Once Before I Go – the story behind the image of the Gate’s new show which opens next week.


Posted 1 month ago in Arts and Culture, Theatre

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Ahead of the opening of Once Before I Go in the Gate Theatre next week, Tim Pitt who features on the poster image for the play tells us about being gay in Dublin in the ’80s.

“I can still remember nervously climbing the narrow, steep stairs leading to the small office at the top of the Hirshfeld Centre on Fownes Street. That was where I first met Reggie, a volunteer with Tel-A-Friend. It was a helpline I’d gone to for advice on how to tell my parents I was gay. I was 21.

Reggie was brilliant putting me at ease and told me about Flikkers, the centre’s disco on Fridays and Saturdays. It was an introduction to a community that was welcoming and felt safe during times when the outside world could sometimes feel unsupportive and hostile. We could be ourselves and I became a regular.

I was in college at Maynooth back then and looked forward to the weekends, meeting up with friends, having a boogie to the sets of the many talented DJs, and the prospect of meeting the man of my dreams.

Ringing a bell to gain entrance to the Hirsh, as it affectionately became known, added to the excitement and anticipation.

Other times we’d dress up and go in a group to a cinema in Harolds Cross where they showed the Rocky Horror Picture Show. Some of the others knew all the lines!

Inevitably with the rise of the pink punt, the scene expanded and there were other gay nights at Sides, Minskys and Hooray Henry. Sometimes we’d flit and flirt between them ending up at a house party and continue partying beyond daybreak.

Bewley’s on Grafton Street, on a Saturday afternoon in particular, was a popular haunt with gay men. We’d meet up with friends with half an eye on the talent.

One of my biggest thrills was picking up 1970/’80’s American disco sensations Viola Wills and Odyssey from the airport in my mother’s car. They’d flown in to perform at the Hirsh and we were delighted they’d come to play at our gay community centre. I was in a band myself so to meet artists I admired was special.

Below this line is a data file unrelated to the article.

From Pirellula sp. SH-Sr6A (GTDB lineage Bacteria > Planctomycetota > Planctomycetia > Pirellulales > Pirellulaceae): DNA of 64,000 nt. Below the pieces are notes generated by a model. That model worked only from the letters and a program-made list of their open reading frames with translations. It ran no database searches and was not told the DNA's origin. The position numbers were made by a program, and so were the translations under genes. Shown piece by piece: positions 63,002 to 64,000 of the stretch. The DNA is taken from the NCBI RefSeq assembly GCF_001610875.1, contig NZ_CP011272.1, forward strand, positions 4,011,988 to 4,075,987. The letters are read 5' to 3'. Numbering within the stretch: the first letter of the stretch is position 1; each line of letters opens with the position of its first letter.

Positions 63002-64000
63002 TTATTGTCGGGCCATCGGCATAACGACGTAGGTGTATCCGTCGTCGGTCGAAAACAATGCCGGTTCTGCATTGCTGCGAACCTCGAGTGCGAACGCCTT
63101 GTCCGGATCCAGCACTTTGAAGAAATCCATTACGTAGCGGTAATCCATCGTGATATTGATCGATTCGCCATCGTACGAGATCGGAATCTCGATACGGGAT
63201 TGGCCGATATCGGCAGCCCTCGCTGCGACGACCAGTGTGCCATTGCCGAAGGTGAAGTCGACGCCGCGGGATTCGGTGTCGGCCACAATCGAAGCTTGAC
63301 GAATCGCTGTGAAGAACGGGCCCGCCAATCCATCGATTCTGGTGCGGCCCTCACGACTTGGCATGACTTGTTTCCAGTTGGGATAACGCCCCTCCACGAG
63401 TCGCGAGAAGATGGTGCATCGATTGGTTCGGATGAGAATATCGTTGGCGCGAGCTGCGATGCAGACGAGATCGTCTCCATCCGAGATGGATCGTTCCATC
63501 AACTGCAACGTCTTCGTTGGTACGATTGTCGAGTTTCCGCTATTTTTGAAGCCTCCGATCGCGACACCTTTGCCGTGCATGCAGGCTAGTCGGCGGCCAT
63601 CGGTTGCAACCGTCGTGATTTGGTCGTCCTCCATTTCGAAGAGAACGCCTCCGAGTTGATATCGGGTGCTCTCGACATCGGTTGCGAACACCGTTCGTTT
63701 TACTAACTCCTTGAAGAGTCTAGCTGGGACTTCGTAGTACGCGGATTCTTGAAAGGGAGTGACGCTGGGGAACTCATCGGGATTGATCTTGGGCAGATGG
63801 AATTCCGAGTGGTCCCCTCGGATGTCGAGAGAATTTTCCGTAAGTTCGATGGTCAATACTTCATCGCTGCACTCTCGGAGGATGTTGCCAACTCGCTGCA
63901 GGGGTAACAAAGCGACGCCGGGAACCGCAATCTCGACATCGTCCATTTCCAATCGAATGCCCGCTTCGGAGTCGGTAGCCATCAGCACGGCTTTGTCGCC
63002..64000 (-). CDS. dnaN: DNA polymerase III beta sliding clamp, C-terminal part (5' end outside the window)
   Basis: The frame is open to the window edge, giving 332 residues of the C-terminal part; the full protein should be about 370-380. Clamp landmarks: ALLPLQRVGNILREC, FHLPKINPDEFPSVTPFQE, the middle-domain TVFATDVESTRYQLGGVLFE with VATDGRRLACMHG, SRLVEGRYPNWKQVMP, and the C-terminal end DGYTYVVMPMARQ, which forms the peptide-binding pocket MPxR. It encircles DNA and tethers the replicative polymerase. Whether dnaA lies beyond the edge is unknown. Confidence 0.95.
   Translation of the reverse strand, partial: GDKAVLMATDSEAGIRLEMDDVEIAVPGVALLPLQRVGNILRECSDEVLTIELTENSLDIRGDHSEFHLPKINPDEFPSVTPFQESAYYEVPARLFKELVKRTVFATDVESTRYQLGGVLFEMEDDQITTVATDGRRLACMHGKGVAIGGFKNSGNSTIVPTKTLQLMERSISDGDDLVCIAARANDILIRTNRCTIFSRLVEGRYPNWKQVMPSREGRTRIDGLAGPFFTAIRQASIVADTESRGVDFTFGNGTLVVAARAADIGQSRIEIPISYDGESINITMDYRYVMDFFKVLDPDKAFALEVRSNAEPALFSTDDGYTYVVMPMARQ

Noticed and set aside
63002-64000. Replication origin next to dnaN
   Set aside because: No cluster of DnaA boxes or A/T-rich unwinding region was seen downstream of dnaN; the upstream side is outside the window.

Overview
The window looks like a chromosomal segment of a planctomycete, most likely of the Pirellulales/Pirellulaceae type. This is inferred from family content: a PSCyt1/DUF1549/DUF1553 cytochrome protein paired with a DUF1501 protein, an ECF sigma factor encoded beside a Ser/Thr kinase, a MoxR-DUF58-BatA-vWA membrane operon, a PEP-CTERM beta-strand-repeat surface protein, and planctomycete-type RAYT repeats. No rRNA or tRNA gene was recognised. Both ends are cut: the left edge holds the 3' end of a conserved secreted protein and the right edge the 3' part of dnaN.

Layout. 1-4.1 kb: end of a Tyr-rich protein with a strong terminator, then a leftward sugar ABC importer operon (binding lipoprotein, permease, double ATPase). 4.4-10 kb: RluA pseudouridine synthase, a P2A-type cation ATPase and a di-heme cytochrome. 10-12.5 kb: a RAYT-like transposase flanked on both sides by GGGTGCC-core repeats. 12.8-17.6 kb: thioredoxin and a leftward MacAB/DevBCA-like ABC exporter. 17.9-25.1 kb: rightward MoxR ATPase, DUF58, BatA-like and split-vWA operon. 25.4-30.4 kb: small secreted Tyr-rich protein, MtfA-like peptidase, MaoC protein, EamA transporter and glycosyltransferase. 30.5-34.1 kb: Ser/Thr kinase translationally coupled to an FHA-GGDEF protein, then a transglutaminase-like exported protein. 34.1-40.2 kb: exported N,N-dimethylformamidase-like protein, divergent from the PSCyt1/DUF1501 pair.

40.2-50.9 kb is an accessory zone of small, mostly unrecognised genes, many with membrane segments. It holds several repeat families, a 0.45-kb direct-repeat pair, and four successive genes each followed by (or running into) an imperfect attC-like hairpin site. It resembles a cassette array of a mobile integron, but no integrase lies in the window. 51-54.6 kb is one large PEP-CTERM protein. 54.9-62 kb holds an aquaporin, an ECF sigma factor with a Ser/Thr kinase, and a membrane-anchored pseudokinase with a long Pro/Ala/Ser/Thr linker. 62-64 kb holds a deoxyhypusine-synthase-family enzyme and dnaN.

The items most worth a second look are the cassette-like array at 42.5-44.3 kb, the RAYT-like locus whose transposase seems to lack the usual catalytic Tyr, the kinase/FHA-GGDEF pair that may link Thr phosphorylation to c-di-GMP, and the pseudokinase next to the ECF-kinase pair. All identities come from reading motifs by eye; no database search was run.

This particular photo was from the Halloween Ball in 1987. One of the highlights of the year, it was organised like so many events by Tonie Walsh who was the president of the National Gay Federation. People put so much effort into their costumes and it was always a great night. Apart from his activism, Tonie worked tirelessly to bring us all together and entertain us. We felt we were part of something bigger.

I went out with Tonie for quite some time and one sad memory was being woken up in the early hours of the morning to find out the Hirshfeld Centre had caught fire and burnt down. It was a great loss and a particularly difficult time for many who’d given much to it, and for others who relied on its existence for a multitude of reasons.

When I saw this photo again all these years later it brought back so many fantastic memories. I think in my youthfulness at the time I took it all for granted and didn’t fully appreciate what a wonderful community I’d been a part of. I met so many wonderful people who are forever a part of my fondest memories.” – Tim Pitt, September 2021

Photo: Seán Gilmartin

“I think in my youthfulness at the time I took it all for granted and didn’t fully appreciate what a wonderful community I’d been a part of. I met so many wonderful people who are forever a part of my fondest memories.”

Once Before I Go, a new play by Phillip McMahon and directed by Selina Cartmell opens as part of the Dublin Theatre Festival on October 1 and runs until October 23 (previews from September 24). Tickets from €15.

See our new issue out this week for In Amity, a fashion shoot by Donal Talbot (photographer) and Sophie Donaldson (stylist) inspired by the relationship between Hilton Edwards and Micheál Mac Liammóir, the former impresarios who ran the Gate Theatre.

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